Not that we can let our guards down. Chrispin Kambili, Global Medical Affairs Leader for Infectious Diseases at Janssen (a subsidiary of J&J), shared the history of tuberculosis (TB), which was nearly eradicated in the U.S. by the 1960’s. In the next decade, the United States was so optimistic about the decline in rates that it was decided to stop funding TB control programs. But then TB came back in a big way in the 1980s. “The AIDs epidemic, migration patterns, antibiotic resistance and the dismantling of the public health infrastructure” meant the country (and New York City in particular) was unable to deal with resurgence, which peaked in 1992, Kambili says. Since then, the rates in the United States have been reduced back down to levels where citizens will likely never know someone affected by TB again.
But the same cannot be said of developing countries. “Every 20 seconds someone dies of TB, though it’s a very treatable and in fact preventable disease,” said Kambili. “But what’s lacking is access to care, which has been difficult to implement on a global scale.” Another challenge is multi-drug resistance, which happens over time when patients aren’t treated in sufficient doses and bacteria evolves to resist common treatments. It’s a challenge, though, to get patients to get sufficient doses when they have to take medication for 18-24 months, and side effects include nausea, vomiting and even deafness. Janssen has developed a new drug, bedaquiline or SirturoTM, that studies show killed bacteria more quickly than a control group taking the standard regimen. FDA gave it accelerated approval in December.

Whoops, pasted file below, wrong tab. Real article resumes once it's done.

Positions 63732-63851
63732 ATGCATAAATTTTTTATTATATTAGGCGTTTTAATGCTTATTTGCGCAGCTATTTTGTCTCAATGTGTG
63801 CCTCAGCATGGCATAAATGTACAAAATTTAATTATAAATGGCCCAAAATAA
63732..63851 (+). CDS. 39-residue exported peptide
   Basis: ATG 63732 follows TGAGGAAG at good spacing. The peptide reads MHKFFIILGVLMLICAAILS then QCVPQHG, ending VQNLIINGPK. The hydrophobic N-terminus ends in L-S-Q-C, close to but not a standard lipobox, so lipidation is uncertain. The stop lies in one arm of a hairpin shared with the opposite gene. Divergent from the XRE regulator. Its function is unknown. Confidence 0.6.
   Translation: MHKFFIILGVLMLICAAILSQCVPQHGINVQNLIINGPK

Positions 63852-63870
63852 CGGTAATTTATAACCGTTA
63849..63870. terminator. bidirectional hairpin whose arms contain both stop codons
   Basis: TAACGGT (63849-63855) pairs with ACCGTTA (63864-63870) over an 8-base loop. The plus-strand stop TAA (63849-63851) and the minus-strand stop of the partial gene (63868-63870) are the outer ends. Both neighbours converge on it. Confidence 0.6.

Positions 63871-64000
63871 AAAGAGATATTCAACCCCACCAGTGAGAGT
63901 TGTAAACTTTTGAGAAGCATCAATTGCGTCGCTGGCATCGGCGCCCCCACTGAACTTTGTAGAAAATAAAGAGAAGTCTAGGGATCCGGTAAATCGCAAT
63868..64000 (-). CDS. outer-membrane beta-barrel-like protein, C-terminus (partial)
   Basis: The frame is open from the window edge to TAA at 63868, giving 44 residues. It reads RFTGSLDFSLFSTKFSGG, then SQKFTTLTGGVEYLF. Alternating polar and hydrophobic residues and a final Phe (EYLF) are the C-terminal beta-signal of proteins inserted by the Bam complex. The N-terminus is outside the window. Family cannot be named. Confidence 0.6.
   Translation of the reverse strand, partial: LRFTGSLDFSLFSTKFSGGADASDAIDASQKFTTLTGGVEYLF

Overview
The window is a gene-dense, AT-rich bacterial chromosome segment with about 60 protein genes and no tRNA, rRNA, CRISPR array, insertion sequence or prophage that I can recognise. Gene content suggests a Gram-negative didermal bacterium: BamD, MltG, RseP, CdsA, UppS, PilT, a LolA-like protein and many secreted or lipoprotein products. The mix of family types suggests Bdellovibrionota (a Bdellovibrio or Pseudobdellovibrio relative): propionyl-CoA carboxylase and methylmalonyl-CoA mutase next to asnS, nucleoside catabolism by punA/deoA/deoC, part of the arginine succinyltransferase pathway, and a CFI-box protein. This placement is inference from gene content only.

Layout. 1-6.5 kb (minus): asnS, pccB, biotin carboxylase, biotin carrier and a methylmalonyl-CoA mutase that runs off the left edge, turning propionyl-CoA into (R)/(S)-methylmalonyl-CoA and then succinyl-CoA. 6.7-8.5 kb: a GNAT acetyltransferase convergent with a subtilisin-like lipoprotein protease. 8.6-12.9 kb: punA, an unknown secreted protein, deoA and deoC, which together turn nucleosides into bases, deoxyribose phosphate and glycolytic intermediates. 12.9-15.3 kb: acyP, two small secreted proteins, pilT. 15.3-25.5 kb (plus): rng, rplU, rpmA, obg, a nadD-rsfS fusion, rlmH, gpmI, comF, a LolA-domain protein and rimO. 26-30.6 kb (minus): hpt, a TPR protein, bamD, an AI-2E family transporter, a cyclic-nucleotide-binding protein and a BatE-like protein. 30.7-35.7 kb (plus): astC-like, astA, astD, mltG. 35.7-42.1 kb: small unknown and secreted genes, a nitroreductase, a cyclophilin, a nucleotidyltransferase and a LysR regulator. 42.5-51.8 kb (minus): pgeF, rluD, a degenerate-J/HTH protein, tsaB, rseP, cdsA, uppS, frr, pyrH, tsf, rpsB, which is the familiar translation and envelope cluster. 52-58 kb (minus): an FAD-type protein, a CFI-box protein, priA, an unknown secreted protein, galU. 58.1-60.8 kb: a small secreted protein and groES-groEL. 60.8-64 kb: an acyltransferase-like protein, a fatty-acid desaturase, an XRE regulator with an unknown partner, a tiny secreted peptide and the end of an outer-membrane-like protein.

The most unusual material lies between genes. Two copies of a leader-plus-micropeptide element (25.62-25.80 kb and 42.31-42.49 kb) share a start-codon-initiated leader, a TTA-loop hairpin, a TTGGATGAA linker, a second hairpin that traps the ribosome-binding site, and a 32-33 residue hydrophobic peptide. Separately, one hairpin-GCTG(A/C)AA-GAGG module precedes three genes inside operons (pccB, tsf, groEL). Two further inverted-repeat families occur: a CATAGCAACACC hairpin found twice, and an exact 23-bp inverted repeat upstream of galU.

Booz Allen Hamilton’s space leverages potential of a different kind — innate knowledge, insight and experience. That’s the motivation behind “design thinking,” an art and a process that attempts to gain deep insights into a person or a group’s unmet needs through an ethnographic approach to discovery. True design thinking involves having a user population keep journals, allowing researchers to observe and analyze everyday tasks and more. TEDMED Delegates will have the chance to be a part of a small-scale version of this process, as the “design thinkers” on site probe visitors with the question: “What does health mean to you?”